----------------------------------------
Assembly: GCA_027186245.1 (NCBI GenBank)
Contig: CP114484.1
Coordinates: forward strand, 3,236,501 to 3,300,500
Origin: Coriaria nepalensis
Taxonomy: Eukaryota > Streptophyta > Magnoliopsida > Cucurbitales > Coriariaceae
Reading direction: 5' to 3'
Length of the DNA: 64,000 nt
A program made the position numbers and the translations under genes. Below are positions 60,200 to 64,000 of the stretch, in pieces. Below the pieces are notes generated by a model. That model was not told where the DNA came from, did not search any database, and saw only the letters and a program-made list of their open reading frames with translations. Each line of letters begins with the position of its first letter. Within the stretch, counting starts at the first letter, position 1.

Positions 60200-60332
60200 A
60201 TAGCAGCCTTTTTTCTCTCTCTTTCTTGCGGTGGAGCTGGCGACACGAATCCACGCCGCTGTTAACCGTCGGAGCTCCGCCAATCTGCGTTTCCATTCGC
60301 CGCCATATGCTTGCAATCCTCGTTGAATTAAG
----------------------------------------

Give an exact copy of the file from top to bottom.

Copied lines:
Assembly: GCA_027186245.1 (NCBI GenBank)
Contig: CP114484.1
Coordinates: forward strand, 3,236,501 to 3,300,500
Origin: Coriaria nepalensis
Taxonomy: Eukaryota > Streptophyta > Magnoliopsida > Cucurbitales > Coriariaceae
Reading direction: 5' to 3'
Length of the DNA: 64,000 nt
A program made the position numbers and the translations under genes. Below are positions 60,200 to 64,000 of the stretch, in pieces. Below the pieces are notes generated by a model. That model was not told where the DNA came from, did not search any database, and saw only the letters and a program-made list of their open reading frames with translations. Each line of letters begins with the position of its first letter. Within the stretch, counting starts at the first letter, position 1.

Positions 60200-60332
60200 A
60201 TAGCAGCCTTTTTTCTCTCTCTTTCTTGCGGTGGAGCTGGCGACACGAATCCACGCCGCTGTTAACCGTCGGAGCTCCGCCAATCTGCGTTTCCATTCGC
60301 CGCCATATGCTTGCAATCCTCGTTGAATTAAG